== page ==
The Seaview Systems long-distance remotely operated vehicle (LDROV) can travel up to 10,000 ft (3,000 m) on its 0.6 inch (1.5 cm) fiber-optic umbilical tether, and fit through a manhole only 20 inch (50.8 cm) in diameter. Measuring 17 inch x 18 inch x 41 inch (43 cm x 46 cm x 104 cm), the LDROV weighs 100 lb (45 kg). The top surface of its plastic frame has freewheeling wheels to make it easy for the robot to move smoothly and quickly through pipelines and tunnels. It's driven by four 300W brushless DC motors that give the LDROV a total forward thrust of 72 lb (32.6 kgf). A 360-degree pan/orbit/zoom color camera and two 530-line color CCD cameras are included, as well as sonar, and sensors for heading, pitch and roll, and depth. A fiber-optic telemetry system provides up to three video channels, four RS232 channels, and two RS485 channels. (Source: Seaview Systems)
William, I wasn't sure where your (usually) straightforward statements ended and tongue-in-cheek started, either. Re Google, I know what you mean: it's getting harder and harder to find good basic info instead of commercial/sales info. But that result was predicted when the Internet became commercialized.
Ann, it was not completely clear when things turned, so you did a good one on me. About Google; I have had quite a bit of serious frustration when attempting to find information about some product or system and the dumb google search instead turns up a hundred sites that want to sell me one, even if they don't have it and have no concept of what it is. At that point it becomes a first rate time waster.
But on the other topic, while invisibility in the normal sense is a big challenge, being un-noticed is a lot simpler, hence the comment about the missile launching dolphin and such. Consider how easy it would be for you to pass somebody by if a whole crowd were wearing AnnThryft masks. Spotting the real one is a challenge if they all look similar.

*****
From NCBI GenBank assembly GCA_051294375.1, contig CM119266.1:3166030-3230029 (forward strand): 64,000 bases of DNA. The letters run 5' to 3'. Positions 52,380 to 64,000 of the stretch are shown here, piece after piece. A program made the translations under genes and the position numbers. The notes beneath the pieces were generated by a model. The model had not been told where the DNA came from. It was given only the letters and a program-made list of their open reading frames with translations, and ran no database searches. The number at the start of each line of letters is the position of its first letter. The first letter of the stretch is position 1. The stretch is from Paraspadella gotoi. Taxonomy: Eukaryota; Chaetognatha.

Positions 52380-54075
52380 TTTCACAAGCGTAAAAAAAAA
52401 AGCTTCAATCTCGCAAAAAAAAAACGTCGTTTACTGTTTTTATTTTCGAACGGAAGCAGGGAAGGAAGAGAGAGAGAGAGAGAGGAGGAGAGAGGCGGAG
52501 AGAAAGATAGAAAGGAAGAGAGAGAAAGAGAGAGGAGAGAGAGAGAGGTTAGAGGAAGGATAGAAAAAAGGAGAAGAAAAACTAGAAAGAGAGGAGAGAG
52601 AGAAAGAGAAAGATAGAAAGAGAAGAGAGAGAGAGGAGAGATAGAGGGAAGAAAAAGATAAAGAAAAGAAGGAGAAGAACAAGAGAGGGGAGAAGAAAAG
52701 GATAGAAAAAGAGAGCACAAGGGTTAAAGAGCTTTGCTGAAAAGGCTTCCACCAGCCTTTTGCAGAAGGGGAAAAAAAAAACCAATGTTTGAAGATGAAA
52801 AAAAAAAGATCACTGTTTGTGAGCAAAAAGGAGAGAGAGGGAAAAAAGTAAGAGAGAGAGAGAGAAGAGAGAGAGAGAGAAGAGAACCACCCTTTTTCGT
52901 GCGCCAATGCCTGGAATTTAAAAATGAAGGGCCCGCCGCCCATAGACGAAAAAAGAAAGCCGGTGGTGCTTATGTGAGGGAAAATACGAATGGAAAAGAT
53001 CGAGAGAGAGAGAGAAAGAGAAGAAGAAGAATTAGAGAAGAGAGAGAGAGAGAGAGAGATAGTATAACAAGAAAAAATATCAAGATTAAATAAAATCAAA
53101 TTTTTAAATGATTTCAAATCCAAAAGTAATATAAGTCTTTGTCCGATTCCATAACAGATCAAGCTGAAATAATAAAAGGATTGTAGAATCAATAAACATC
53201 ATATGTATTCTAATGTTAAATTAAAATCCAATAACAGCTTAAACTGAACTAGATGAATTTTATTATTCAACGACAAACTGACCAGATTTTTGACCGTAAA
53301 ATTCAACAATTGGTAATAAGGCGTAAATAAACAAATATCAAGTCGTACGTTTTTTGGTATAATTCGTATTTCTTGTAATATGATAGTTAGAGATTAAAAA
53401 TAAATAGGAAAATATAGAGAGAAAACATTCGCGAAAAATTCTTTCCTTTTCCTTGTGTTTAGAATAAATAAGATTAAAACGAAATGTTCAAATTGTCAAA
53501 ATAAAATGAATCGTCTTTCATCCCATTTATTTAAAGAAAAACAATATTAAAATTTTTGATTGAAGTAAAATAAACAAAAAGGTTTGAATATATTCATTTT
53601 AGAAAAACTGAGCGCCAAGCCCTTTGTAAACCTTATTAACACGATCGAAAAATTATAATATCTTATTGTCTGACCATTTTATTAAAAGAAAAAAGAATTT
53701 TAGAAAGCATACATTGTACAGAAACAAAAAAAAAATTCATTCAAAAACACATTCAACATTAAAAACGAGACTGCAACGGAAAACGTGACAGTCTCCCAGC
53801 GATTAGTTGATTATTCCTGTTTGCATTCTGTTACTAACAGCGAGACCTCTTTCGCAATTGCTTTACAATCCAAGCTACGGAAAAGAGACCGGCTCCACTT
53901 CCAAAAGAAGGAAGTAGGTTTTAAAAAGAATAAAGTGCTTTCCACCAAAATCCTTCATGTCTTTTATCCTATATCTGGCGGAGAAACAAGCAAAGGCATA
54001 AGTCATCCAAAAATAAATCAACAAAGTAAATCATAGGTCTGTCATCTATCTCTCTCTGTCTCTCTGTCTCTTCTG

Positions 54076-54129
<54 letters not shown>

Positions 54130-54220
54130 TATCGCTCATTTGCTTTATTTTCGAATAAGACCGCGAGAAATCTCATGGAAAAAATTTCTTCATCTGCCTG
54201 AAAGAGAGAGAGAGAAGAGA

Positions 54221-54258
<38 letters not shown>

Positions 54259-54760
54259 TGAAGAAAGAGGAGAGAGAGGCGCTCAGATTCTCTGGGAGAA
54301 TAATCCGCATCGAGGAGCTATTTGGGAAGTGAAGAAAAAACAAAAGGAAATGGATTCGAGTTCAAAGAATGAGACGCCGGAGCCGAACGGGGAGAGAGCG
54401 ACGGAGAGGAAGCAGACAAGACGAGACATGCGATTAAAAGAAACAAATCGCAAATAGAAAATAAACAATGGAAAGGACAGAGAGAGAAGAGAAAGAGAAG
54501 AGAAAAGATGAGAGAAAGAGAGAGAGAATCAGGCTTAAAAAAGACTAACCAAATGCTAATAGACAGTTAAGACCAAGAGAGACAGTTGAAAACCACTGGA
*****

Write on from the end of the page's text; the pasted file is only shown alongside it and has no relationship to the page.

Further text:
Ann, OK, that makes sense. Of course a missile launching fish would be a very interesting creature. Probably we could train a school of dolphin to escort a missile launching robot dolphin, giving it a nearly perfect cover. The main hazard would be poachers. Perhaps DARPA would be interested in that concept, which just popped into my head. I am not at all familiar with the DARPA dolphin program and have never heard of "Freddy the Fish".
Two researchers from Cornell University have won a $100,000 grant from NASA to continue work to develop an energy-harvesting robotic eel the space agency aims to use to explore oceans on one of the moons of Jupiter.
Is the factory smarter than it used to be? From recent buzzwords, you’d think we’ve entered a new dimension in industrial plants, where robots run all physical functions wirelessly and humans do little more than program ever more capable robotics. Some of that is actually true, but it’s been true for a while.
Focus on Fundamentals consists of 45-minute on-line classes that cover a host of technologies. You learn without leaving the comfort of your desk. All classes are taught by subject-matter experts and all are archived. So if you can't attend live, attend at your convenience.